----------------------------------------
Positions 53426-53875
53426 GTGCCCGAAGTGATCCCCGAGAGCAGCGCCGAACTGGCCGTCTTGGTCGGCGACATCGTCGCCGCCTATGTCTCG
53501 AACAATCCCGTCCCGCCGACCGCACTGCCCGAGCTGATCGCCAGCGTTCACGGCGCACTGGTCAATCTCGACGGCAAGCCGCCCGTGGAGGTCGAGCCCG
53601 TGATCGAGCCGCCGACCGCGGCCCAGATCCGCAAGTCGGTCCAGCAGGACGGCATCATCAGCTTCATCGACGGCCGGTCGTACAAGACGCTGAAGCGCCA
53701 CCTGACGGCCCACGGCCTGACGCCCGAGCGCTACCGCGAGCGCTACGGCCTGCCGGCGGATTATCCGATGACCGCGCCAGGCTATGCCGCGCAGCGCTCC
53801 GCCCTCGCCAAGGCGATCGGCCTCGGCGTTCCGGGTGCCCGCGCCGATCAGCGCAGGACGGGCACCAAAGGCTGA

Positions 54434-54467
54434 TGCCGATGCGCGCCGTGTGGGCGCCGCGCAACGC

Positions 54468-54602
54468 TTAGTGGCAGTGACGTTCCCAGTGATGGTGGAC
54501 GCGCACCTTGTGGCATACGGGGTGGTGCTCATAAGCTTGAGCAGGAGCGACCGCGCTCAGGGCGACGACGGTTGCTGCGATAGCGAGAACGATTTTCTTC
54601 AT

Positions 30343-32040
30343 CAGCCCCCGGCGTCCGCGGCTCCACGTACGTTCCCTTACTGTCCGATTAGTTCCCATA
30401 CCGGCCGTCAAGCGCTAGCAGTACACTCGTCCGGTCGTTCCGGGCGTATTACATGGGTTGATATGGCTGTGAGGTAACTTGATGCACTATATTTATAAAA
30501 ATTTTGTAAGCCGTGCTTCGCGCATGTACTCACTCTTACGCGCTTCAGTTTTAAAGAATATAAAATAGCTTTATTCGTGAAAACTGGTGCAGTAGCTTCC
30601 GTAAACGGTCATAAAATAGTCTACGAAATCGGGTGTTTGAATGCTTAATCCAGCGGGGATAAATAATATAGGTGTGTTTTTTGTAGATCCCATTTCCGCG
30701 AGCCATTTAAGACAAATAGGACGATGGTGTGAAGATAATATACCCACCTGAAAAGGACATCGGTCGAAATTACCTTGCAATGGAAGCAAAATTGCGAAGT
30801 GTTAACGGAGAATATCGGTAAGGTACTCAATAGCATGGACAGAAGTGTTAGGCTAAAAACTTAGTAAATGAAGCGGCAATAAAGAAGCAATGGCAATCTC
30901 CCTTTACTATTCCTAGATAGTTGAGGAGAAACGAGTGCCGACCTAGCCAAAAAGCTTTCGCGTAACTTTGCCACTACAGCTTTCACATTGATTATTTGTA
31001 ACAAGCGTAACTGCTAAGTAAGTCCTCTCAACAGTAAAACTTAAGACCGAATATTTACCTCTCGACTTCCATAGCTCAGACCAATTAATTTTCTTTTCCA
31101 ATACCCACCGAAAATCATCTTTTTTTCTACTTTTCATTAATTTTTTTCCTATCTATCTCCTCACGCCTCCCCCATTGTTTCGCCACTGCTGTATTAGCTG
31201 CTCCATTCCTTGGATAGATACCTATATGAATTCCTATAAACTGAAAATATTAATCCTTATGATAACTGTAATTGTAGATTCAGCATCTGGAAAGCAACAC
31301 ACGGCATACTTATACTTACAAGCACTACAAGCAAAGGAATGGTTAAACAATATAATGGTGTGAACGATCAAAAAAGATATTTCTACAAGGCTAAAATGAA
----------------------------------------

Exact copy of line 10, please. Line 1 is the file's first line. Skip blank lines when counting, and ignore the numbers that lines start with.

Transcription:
54468 TTAGTGGCAGTGACGTTCCCAGTGATGGTGGAC